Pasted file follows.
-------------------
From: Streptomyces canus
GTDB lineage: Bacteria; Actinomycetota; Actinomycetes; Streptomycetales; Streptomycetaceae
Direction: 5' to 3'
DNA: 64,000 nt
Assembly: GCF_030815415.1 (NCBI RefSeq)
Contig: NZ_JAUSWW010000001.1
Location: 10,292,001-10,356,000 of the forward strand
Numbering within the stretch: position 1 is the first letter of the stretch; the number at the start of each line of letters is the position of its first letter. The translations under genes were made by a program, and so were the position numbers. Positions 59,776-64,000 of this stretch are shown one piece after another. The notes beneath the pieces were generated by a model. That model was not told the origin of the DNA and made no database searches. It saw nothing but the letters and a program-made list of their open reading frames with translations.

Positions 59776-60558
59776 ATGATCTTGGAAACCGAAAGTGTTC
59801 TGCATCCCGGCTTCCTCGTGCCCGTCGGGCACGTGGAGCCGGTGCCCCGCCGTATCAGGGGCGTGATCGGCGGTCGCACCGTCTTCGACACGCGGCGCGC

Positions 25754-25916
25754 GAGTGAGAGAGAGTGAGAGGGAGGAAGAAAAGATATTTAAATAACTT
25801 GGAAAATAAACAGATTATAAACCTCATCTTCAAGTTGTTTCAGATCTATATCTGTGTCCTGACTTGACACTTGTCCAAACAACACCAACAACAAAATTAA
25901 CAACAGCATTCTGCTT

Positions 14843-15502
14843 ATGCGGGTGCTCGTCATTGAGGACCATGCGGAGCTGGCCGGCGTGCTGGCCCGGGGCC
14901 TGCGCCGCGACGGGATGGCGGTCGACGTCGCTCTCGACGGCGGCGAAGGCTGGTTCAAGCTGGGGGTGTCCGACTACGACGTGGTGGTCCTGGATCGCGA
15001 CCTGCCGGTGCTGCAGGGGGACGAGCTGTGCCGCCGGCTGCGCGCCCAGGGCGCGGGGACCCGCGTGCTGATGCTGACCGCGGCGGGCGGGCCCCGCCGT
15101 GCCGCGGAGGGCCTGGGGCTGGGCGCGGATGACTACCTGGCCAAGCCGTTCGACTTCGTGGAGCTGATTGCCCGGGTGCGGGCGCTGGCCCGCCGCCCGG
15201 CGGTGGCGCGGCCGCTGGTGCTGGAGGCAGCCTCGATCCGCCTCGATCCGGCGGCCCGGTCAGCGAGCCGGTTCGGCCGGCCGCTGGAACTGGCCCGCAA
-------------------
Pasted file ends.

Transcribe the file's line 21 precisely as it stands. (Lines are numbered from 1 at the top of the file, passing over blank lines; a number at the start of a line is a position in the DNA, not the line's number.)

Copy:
15201 CGGTGGCGCGGCCGCTGGTGCTGGAGGCAGCCTCGATCCGCCTCGATCCGGCGGCCCGGTCAGCGAGCCGGTTCGGCCGGCCGCTGGAACTGGCCCGCAA